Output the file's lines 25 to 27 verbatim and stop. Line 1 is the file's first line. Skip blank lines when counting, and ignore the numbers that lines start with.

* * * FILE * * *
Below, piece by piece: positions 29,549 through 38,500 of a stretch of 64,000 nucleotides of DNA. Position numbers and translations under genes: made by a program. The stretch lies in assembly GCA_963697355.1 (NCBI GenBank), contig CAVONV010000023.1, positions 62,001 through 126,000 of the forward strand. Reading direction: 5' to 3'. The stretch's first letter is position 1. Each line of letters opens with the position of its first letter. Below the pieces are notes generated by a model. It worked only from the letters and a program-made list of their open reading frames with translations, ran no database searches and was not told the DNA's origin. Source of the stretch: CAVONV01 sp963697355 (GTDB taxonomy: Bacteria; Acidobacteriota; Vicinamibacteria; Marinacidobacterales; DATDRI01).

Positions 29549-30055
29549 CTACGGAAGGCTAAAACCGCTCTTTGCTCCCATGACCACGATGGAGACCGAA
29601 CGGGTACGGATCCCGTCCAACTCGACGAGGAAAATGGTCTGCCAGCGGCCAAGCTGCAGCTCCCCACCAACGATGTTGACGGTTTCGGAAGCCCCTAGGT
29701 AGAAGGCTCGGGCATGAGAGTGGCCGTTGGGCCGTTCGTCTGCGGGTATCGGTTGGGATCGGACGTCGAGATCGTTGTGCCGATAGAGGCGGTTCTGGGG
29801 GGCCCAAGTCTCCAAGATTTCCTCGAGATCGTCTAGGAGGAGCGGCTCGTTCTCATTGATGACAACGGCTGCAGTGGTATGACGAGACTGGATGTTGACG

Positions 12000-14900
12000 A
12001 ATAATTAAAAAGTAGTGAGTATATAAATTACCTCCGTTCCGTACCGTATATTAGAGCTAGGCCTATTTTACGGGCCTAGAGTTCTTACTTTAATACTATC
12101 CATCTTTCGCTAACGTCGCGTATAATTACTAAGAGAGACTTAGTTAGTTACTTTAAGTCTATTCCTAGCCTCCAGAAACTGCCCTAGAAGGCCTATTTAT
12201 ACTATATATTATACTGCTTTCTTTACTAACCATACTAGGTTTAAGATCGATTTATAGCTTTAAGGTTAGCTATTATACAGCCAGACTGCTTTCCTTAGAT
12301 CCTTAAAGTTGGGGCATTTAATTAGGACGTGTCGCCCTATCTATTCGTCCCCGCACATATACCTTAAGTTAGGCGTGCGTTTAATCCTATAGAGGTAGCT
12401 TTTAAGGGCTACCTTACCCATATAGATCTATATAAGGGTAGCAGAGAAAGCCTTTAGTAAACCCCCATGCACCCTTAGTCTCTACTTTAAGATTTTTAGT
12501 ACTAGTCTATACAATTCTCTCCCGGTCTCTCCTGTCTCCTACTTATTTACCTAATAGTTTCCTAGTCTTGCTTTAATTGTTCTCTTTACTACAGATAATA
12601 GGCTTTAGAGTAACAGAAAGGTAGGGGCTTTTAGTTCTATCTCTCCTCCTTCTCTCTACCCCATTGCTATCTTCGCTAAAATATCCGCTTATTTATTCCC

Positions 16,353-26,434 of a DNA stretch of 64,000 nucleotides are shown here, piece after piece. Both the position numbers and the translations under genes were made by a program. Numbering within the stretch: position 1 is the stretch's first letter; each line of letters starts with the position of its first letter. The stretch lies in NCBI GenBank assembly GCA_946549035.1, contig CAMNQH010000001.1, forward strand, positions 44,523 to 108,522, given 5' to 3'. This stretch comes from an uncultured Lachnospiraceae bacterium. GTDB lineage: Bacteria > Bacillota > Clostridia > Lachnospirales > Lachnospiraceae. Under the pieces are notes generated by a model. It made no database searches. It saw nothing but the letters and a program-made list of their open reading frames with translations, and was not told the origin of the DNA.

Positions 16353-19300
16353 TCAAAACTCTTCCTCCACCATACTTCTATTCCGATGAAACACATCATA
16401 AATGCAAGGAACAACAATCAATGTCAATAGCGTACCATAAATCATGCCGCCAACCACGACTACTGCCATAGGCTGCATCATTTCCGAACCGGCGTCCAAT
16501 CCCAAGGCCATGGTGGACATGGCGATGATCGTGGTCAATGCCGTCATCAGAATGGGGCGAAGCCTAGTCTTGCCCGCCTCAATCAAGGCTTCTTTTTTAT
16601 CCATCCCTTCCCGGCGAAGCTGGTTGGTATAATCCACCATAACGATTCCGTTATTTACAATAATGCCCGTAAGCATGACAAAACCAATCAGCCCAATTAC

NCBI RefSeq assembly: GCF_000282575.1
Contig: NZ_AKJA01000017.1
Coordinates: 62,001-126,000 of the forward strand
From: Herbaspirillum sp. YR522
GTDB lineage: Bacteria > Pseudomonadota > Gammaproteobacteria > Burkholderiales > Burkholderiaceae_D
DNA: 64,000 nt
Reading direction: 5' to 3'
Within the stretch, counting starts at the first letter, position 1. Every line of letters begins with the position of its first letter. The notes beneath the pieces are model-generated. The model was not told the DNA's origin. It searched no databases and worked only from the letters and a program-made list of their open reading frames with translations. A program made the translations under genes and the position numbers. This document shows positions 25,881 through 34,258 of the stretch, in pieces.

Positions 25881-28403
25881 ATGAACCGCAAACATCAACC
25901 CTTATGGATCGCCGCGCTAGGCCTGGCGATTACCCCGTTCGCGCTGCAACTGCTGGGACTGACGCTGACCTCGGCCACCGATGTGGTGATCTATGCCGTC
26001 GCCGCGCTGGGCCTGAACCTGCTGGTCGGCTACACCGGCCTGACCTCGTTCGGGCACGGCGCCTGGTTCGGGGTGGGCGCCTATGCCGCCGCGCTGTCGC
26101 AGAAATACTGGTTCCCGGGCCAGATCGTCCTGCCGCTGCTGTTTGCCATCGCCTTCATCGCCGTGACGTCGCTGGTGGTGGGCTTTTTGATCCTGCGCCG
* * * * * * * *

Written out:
From: Herbaspirillum sp. YR522
GTDB lineage: Bacteria > Pseudomonadota > Gammaproteobacteria > Burkholderiales > Burkholderiaceae_D
DNA: 64,000 nt